Cultural Beliefs About the Placenta

Pregnant woman making heart shape on her bump
Tim Robberts/Digital Vision/Getty Images

While we all marvel at the miracle of fetal development and the wonders of birth, we very often fail to look at the miraculous organ the placenta.

This organ grows from the time of conception to eventually take over the production of hormones needed to sustain the pregnancy at around 12 weeks gestation (from your last menstrual period). It supplies your growing baby with a means of obtaining nutrients for development as well as a method of waste disposal.

This is the only disposable organ ever made.

Other cultures have come to see the placenta in a completely different light. There are even ceremonies and beliefs held about the placenta that are completely foreign to us.

For example, in some cultures, it is commonplace to leave the baby attached to the placenta, rather than clamp the cord, until the cord dries up and falls off. This is called a Lotus birth and is not practiced often in the United States. The theories behind this are that it helps slow the new family down and offers them more seclusion in the first few days when a getting to know you period is in order.

One thing you see here is that there are many families who will hold ceremonies with the placenta after birth. Some families will take the placentas and bury them in the ground to celebrate the new life given to them. This dedication of the placenta back to the earth or in honor of the child is becoming more frequent.

A year later a tree or flower is then planted in the same spot to allow the placenta to nourish its growth. The reason that you would wait this year is that a placenta is so nutrient rich that it would kill anything planted before that period.

What is Placenta Art?

What about placenta art? Yes, you can make art out of it.

Generally, mothers talk about placenta prints. After the birth, you take a piece of paper and lay the placenta on it. If it is fresh you can let the blood and amniotic fluid leave the print or others choose to use paints to add color. Now, what? Well, hang your framed art or store it for safe keeping.

Should I eat the placenta?

Then comes the practice of placentophagia, eating the placenta, is also practiced in some parts of the world. There are even meal like recipes for cooking placentas, including placenta stew, placenta lasagna, power drinks with blended placenta and others. Though some mothers have been reported to eat placenta raw.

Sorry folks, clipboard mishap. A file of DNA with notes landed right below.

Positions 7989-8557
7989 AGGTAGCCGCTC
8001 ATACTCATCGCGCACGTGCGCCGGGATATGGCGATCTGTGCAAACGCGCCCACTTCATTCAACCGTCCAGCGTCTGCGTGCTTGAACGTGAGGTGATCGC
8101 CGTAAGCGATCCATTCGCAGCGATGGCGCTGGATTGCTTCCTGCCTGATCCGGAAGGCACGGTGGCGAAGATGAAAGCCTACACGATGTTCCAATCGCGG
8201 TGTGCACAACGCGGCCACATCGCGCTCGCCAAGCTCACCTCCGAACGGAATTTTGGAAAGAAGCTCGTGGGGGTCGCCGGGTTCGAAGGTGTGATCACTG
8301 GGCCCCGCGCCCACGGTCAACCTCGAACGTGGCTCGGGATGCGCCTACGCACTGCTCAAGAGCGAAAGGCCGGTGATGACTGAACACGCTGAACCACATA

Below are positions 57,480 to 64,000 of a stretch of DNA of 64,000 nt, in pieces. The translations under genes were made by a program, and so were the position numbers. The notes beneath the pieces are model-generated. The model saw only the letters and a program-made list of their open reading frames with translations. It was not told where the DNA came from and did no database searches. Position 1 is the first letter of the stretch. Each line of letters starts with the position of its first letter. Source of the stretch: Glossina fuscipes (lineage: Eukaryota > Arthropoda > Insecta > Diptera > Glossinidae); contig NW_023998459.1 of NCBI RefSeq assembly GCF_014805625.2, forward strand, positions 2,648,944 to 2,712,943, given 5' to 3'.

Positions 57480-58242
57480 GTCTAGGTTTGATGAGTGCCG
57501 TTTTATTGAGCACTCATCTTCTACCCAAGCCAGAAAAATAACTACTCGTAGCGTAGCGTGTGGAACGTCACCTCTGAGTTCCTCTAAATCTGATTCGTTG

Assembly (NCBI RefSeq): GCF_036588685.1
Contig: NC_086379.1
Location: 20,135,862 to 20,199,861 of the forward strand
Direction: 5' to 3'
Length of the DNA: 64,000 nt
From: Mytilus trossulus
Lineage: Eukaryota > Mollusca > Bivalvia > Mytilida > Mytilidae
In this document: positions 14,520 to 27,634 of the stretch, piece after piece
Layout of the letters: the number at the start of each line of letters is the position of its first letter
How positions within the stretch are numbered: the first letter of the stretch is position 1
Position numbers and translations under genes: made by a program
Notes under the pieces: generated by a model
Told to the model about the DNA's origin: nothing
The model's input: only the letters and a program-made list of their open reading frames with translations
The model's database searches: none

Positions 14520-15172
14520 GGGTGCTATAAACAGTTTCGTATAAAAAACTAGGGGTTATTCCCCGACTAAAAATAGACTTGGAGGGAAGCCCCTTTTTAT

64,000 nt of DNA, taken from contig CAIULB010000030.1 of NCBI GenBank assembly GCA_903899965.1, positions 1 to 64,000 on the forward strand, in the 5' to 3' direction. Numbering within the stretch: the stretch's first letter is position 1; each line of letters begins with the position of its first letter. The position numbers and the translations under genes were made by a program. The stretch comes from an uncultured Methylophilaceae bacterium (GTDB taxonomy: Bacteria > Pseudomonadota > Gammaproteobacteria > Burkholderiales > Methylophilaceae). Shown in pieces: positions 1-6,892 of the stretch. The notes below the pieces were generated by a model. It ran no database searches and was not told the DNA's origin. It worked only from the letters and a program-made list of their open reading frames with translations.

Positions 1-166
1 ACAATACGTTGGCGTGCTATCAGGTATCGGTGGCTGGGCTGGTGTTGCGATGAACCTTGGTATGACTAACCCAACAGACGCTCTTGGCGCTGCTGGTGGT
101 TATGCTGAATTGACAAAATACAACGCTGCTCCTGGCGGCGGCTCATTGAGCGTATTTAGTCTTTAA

There are many reasons listed for eating the placenta, including it helping stem postpartum depression and it supposedly helps to contract the uterus after the birth, build iron stores (which doesn't seem to hold true in initial studies), and perhaps influence the rates of postpartum depression. We know that many animals eat their own placenta, including as a means to hide the scent from predators.

In our modern world, this may seem barbaric and some have even said that this could spread HIV/AIDS or Hepatitis. While this is very true if people other than the mother consume the placenta, normally it is only the mother partaking of the placenta.

Currently, there is research being done on consuming your placenta, either by dehydration and pill form, or eating it in another form. Everything out there right now is based on anecdotal or very old data that has not yet been corroborated.

In Chinese Medicine, the placenta is known as a great life force and is highly respected in terms of its medicinal value. However, in this field it is not cooked, but rather usually dried. To dry a placenta you would simply dehydrate it in the oven, then using a mortar and pestle, grind it up. From there you can mix it with food or ingest it within capsules.

No matter what you choose to do with your placenta, remember to value the life it has helped you nurture and bring forth. It is, after all, the Tree of Life.

Source:

Gryder LK, Young SM, Zava D, Norris W, Cross CL, Benyshek DC. Effects of Human Maternal Placentophagy on Maternal Postpartum Iron Status: A Randomized, Double-Blind, Placebo-Controlled Pilot Study. J Midwifery Women's Health. 2016 Nov 3. doi: 10.1111/jmwh.12549. [Epub ahead of print]

Joseph R, Giovinazzo M, Brown M. A Literature Review on the Practice of Placentophagia.
Nurs Womens Health. 2016 Oct - Nov;20(5):476-483. doi: 10.1016/j.nwh.2016.08.005.

Obstetrics: Normal and Problem Pregnancies. Gabbe, S, Niebyl, J, Simpson, JL. Sixth Edition.

Continue Reading